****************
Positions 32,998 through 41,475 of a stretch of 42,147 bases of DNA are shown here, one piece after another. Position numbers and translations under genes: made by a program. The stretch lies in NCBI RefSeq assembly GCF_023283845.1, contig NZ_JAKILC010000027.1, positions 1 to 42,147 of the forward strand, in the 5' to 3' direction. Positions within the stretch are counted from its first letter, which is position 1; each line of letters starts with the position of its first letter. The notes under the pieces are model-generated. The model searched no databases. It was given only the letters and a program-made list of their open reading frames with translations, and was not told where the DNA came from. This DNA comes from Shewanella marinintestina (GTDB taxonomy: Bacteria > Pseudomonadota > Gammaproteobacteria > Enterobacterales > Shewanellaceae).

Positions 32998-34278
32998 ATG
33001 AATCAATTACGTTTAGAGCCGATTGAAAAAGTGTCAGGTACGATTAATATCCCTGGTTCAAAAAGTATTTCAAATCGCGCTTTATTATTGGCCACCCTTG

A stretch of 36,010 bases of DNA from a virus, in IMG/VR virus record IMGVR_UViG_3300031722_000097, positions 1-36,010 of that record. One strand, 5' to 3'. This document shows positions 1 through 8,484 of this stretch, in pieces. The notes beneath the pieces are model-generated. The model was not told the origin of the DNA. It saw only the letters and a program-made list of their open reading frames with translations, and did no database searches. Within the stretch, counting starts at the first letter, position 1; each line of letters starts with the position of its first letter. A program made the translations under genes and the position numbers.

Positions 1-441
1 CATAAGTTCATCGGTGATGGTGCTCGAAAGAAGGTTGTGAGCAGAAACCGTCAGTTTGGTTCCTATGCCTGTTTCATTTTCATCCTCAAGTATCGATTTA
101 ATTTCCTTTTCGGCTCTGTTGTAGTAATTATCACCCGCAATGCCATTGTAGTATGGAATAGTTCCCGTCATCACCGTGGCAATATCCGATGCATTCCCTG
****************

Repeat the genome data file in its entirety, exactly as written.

Positions 32,998 through 41,475 of a stretch of 42,147 bases of DNA are shown here, one piece after another. Position numbers and translations under genes: made by a program. The stretch lies in NCBI RefSeq assembly GCF_023283845.1, contig NZ_JAKILC010000027.1, positions 1 to 42,147 of the forward strand, in the 5' to 3' direction. Positions within the stretch are counted from its first letter, which is position 1; each line of letters starts with the position of its first letter. The notes under the pieces are model-generated. The model searched no databases. It was given only the letters and a program-made list of their open reading frames with translations, and was not told where the DNA came from. This DNA comes from Shewanella marinintestina (GTDB taxonomy: Bacteria > Pseudomonadota > Gammaproteobacteria > Enterobacterales > Shewanellaceae).

Positions 32998-34278
32998 ATG
33001 AATCAATTACGTTTAGAGCCGATTGAAAAAGTGTCAGGTACGATTAATATCCCTGGTTCAAAAAGTATTTCAAATCGCGCTTTATTATTGGCCACCCTTG

A stretch of 36,010 bases of DNA from a virus, in IMG/VR virus record IMGVR_UViG_3300031722_000097, positions 1-36,010 of that record. One strand, 5' to 3'. This document shows positions 1 through 8,484 of this stretch, in pieces. The notes beneath the pieces are model-generated. The model was not told the origin of the DNA. It saw only the letters and a program-made list of their open reading frames with translations, and did no database searches. Within the stretch, counting starts at the first letter, position 1; each line of letters starts with the position of its first letter. A program made the translations under genes and the position numbers.

Positions 1-441
1 CATAAGTTCATCGGTGATGGTGCTCGAAAGAAGGTTGTGAGCAGAAACCGTCAGTTTGGTTCCTATGCCTGTTTCATTTTCATCCTCAAGTATCGATTTA
101 ATTTCCTTTTCGGCTCTGTTGTAGTAATTATCACCCGCAATGCCATTGTAGTATGGAATAGTTCCCGTCATCACCGTGGCAATATCCGATGCATTCCCTG